Catchers Manage to Succeed at Managing
If and when Jim Leyland, manager of The Detroit Tigers, ever decides to hang up his spikes, he’s got a potential replacement for his job waiting in the wings.
Or behind the mask, so to speak.
Of course, with the Tigers now advancing to their second World Series appearance under him in the last six years, nobody’s suggesting for the moment that Leyland is ready to file his retirement papers anytime soon. But when he does, former Tiger All-Star catcher Lance Parrish will be ready.
In a move that didn’t necessarily get much coverage, Parrish was named the new skipper of the Class A West Michigan Whitecaps on October 2, 2012 – the day after the Tigers clinched the American League Central crown with a victory over the Kansas City Royals.
Parrish is certainly well qualified for any managerial gig that might come his way in the future. After retiring he became a roving catching instructor for the Royals during the 1996 season and, from 1997-98, he was a coach for the Los Angeles Dodgers’ Double-A team, the San Antonio Missions. From 1999 to 2001 he was part of the Tigers’ major league coaching staff as a third-base coach, bullpen coach and bench coach.
“I think your catchers have to be some of the more intelligent guys on the field,” said Parrish in a 2006 interview he gave to The Deseret News, in Salt Lake City, Utah, when he was managing the Ogden Raptors. “There’s an awful lot asked of them and there’s an awful lot of the game they have to pay attention to and be involved in and I don’t think too many dummies could be behind there and do a good job.”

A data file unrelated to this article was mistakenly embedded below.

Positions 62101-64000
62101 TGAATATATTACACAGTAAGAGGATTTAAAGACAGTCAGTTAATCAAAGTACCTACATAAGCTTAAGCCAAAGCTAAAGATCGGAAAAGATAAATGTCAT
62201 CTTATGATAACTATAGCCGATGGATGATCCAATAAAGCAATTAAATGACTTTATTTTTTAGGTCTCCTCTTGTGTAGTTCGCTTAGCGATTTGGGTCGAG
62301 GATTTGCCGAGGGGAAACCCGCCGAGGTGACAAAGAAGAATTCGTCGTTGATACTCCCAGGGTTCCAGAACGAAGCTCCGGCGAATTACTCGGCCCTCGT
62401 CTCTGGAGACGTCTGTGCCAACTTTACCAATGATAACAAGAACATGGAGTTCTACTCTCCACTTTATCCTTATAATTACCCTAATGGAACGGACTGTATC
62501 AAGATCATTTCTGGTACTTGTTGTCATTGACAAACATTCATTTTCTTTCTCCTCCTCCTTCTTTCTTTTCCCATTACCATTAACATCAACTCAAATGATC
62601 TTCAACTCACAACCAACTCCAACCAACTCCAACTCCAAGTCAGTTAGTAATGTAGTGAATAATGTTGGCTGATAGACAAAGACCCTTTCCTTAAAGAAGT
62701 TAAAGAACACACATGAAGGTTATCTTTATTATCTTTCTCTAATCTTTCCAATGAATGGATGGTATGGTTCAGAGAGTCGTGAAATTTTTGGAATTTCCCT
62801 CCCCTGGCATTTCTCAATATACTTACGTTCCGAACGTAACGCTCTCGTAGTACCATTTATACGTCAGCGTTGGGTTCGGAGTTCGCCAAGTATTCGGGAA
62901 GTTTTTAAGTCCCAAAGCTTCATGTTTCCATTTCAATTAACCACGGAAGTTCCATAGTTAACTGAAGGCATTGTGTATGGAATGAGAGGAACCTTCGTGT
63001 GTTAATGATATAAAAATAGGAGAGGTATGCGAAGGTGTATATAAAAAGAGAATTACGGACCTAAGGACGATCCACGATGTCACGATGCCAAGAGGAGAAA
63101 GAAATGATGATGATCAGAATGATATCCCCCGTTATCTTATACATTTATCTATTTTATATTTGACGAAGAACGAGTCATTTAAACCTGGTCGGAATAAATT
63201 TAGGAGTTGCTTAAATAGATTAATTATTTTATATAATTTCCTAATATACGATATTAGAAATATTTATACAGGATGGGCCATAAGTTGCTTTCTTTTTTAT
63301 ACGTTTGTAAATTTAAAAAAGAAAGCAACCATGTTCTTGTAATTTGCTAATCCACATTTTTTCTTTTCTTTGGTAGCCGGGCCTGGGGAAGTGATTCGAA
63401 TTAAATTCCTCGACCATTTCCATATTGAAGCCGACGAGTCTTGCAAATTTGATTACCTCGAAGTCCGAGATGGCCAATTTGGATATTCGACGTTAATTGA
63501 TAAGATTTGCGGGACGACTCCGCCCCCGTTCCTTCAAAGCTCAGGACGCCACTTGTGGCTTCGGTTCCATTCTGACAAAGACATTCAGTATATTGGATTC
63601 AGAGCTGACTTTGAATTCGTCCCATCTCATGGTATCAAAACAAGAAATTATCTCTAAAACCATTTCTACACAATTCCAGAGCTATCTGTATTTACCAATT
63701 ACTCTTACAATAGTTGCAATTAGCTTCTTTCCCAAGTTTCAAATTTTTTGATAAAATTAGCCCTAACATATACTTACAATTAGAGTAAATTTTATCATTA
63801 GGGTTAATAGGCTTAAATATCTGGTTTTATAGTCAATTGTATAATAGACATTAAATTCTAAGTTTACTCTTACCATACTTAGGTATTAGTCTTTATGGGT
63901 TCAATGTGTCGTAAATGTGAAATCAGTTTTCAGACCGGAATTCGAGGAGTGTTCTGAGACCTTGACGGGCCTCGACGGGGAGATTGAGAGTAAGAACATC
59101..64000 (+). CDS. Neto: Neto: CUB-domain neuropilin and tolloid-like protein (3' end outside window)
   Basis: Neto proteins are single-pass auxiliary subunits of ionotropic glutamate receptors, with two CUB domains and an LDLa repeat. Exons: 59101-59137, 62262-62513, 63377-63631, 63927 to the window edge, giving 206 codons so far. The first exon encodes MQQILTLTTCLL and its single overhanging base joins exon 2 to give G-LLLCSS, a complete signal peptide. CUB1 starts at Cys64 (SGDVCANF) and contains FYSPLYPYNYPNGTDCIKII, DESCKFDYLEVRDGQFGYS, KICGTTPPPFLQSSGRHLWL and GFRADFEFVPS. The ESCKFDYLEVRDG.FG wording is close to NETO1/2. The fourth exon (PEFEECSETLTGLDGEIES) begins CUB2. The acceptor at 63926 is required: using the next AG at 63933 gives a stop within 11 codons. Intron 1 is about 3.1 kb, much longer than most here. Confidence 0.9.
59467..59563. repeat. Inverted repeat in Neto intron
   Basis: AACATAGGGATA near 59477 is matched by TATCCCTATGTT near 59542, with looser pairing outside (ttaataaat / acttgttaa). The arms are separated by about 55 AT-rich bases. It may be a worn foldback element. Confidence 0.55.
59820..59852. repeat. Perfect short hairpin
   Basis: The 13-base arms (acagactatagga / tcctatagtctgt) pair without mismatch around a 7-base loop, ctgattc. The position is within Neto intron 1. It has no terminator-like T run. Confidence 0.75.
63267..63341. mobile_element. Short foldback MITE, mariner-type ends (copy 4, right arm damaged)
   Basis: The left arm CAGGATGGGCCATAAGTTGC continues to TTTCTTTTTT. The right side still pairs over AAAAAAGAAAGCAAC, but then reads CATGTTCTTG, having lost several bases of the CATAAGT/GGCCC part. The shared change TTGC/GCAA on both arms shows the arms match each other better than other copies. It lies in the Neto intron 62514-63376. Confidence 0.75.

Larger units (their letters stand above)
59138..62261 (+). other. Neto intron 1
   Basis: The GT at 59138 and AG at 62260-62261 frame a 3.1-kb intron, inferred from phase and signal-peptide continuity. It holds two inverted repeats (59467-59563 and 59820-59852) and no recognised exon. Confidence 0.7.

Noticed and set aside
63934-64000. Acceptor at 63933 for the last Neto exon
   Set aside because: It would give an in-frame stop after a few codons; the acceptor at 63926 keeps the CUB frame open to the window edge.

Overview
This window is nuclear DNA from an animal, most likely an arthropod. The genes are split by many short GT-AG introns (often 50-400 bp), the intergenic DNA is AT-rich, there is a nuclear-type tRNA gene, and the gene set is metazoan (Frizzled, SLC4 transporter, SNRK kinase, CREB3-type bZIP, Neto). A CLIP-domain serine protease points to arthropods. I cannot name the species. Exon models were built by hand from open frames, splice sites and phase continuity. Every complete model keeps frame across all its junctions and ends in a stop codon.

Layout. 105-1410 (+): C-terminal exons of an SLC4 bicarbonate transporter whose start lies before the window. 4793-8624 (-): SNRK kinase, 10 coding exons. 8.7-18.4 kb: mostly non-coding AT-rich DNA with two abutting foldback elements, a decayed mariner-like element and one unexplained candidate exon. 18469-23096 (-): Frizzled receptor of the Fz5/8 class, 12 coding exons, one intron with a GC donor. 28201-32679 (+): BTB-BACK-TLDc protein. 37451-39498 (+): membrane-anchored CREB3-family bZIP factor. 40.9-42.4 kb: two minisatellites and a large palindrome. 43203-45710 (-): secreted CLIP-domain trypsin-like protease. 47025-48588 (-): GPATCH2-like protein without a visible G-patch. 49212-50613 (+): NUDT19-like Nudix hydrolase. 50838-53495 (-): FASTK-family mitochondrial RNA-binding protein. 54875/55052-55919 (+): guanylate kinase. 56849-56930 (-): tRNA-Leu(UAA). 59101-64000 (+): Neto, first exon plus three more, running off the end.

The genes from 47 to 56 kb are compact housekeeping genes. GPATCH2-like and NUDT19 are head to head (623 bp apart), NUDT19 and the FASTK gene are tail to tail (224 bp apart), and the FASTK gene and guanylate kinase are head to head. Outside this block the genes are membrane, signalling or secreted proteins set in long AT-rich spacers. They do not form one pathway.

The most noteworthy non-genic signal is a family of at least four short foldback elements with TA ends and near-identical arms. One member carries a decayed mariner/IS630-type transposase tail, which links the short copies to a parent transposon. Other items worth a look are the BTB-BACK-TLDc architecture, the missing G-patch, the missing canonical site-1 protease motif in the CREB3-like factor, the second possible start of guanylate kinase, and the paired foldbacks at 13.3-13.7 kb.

“There’s a natural leadership role that comes with catching,” said former catcher Brian Harper in the same article. Harper, who played for seven clubs over his 16 years in The Show, added that “there’s an awareness of the whole game in front of you. Basically, the catcher has the same view as the manager.”
Now the manager of the Chicago Cubs’ A team, the Daytona Cubs, Harper in 2011 skippered the Tennessee Smokies, the Cub’s Double-A minor league affiliate. The year before that, Harper led the San Francisco Giants’ Class A San Jose Giants to the 2010 California League Championship.
There is certainly ample precedent to suggest that Parrish would make a mighty fine manager. Don’t believe me? All you have to do is look no further than this year’s two league championship series to see who was at the helm of their respective squads to realize that ex catchers make for good skippers:
San Francisco Giants manager Bruce Bochy—A catcher for the Houston Astros, New York Mets and San Diego Padres, he also is the only former Padres player to ever serve as the team’s manager, which he did for 12 seasons. As a manager, he won the National League pennant in 1998 with the Padres, and won the World Series with the San Francisco Giants only two seasons ago.
New York Yankees manager Joe Girardi—Was a catcher for the Cubs, Rockies, Cardinals and Bronx Bombers and won the National League Manager of the Year Award in 2008 when he took the reigns of the Florida Marlins in his first season. As a manager, he has one World Series title (2009) under his belt.